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Educators doing a great job, StudyWorld delegates told

For the first time, StudyWorld featured major welcome and keynote speeches, with different perspectives on international education. And such positive messages about international education helped create the event’s dynamic mood.

“What you all do for our country is brilliant”

Cobra Beer founder and president of student organisation UKCISA Lord Karan Bilimoria recalled his personal experiences of international education, journalist-turned-university chancellor Gavin Esler spoke of education’s role in countering extremism, and trade minister Mark Garnier talked of the demand for UK education, and government support for this.

“What you all do for our country is brilliant,” Lord Bilimoria told delegates at the Welcome Reception, describing how he was himself a third-generation international student when he came from India to study in the UK.

Talking about the standing of UK universities, and the number of world leaders educated in them, he said: “A recent report said that more world leaders came out of British universities than any other country in the world. What more powerful soft power can anybody ask for? It’s an absolute phenomenon.”

He hoped, that the British government would “talk properly” about taking students out of the net migration figures now that official research had shown that 97 per cent returned home on time, and praised the UK’s Education is GREAT campaign. “It’s genuinely great: hats off to the British government.”

“We can transform other people’s lives”

Further thoughtful words about the value of international education came on Tuesday at the event’s first-ever keynote speech and panel discussion, led by Gavin Esler, former BBC journalist and now chancellor of the University of Kent.

In a wide-ranging and passionate speech, Esler talked of living in times where the world faces great problems which would benefit from an international approach – but nationalism is on the rise and facts themselves under attack.

“As experts and educators, we need to understand more about this problem and unpredictability: we need to focus on the huge opportunities and most importantly to educate young people to lead positive and productive lives,” he said, describing some current trends as “a reversal of the Enlightenment.”

He said education institutions were still trusted, which was a real opportunity as nobody could predict the next shock. “We can use that education institutions are still among the most trusted institutions to emphasise our needs for openness and try to close the trust gap,” he said, adding that there were “three pillars of trust – benevolence, integrity and competence – some certainty in an uncertain world.”

Educators needed to connect their values and expertise – as they had with former US President Bill Clinton when he was an international student – with young people from all over the world. They wanted to make money and have power, but be proud of what they did, with some sense of public purpose, he said, concluding: “We need to be passionate about education as a leg-up. We are not part of an ivory tower, we can transform other people’s lives. We have to think about what kind of world we would like to live in: I hope we’ll be educating people to make the best of it, ending in enlightenment. Science, culture and education: we have to do it because there are no alternative facts, just facts.”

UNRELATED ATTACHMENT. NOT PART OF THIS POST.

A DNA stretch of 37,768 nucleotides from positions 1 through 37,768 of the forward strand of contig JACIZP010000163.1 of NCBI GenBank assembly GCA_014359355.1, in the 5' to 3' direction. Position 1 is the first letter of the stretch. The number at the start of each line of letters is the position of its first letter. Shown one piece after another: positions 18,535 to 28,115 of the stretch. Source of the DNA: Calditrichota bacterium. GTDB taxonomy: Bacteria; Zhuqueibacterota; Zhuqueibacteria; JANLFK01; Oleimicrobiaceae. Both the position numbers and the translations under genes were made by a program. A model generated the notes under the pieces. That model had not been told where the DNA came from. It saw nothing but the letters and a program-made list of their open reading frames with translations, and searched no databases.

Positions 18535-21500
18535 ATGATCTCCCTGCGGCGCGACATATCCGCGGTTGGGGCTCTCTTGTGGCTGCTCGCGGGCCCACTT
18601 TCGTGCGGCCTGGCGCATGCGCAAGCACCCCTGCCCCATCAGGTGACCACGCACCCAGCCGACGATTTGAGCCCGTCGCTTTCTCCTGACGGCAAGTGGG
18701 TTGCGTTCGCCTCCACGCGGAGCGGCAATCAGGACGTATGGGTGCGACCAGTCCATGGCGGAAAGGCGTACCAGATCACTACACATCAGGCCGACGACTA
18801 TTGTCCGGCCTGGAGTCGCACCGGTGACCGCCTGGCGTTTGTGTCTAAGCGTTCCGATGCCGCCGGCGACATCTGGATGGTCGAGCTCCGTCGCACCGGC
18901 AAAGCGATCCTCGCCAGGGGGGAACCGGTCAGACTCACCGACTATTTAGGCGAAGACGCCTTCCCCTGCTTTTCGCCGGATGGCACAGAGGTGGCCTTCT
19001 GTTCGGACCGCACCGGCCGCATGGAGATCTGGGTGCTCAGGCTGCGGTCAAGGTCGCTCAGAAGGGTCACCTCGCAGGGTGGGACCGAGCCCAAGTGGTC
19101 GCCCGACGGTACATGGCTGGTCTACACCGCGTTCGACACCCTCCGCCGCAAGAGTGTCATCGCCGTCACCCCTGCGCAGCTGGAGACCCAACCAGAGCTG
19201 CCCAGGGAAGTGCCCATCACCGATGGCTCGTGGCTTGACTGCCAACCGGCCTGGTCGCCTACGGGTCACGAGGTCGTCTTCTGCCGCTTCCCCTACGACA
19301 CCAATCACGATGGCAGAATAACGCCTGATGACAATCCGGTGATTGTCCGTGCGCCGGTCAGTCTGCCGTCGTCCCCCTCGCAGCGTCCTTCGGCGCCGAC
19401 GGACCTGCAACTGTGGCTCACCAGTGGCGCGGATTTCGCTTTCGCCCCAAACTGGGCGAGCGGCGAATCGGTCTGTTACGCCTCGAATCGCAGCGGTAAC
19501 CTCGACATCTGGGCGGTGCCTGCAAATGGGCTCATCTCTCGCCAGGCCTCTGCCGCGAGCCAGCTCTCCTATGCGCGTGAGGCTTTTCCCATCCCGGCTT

“Education transcends geography, language and political persuasion”

Trade Minister Mark Garnier was also positive about what UK education had to offer the world, talking about the pleasure of being amongst like-minded people who believe that a better world starts with a good education. “Education transcends geography, language and political persuasion; it breaks barriers and creates curiosity. It brings people together: just like this audience. Its importance should not be understated, nor should it be confined solely to syllabi and test scores,” he said.

He said that it was not a coincidence that StudyWorld had attracted such a global audience: they had come because of the reputation of the “British schooling system – one of rigour, exacting standards and worldwide recognition.” He promised to build on the UK’s “already impressive capability in overseas education provision” and said for the first time in years it had a dedicated trade department to help education providers access new markets more simply and quickly than ever before. “There is, quite simply, an unprecedented level of support for UK providers to help seize the huge opportunity on offer for transnational education,” he said.

He concluded: “I mentioned earlier the reach of education beyond classrooms; it is quite simply one of the greatest gifts we can bestow and the most important investment we can make. Conferences such as StudyWorld allow us to come together to champion the importance of education in creating a more stable, fair and prosperous world. There’s no greater prize than that.”

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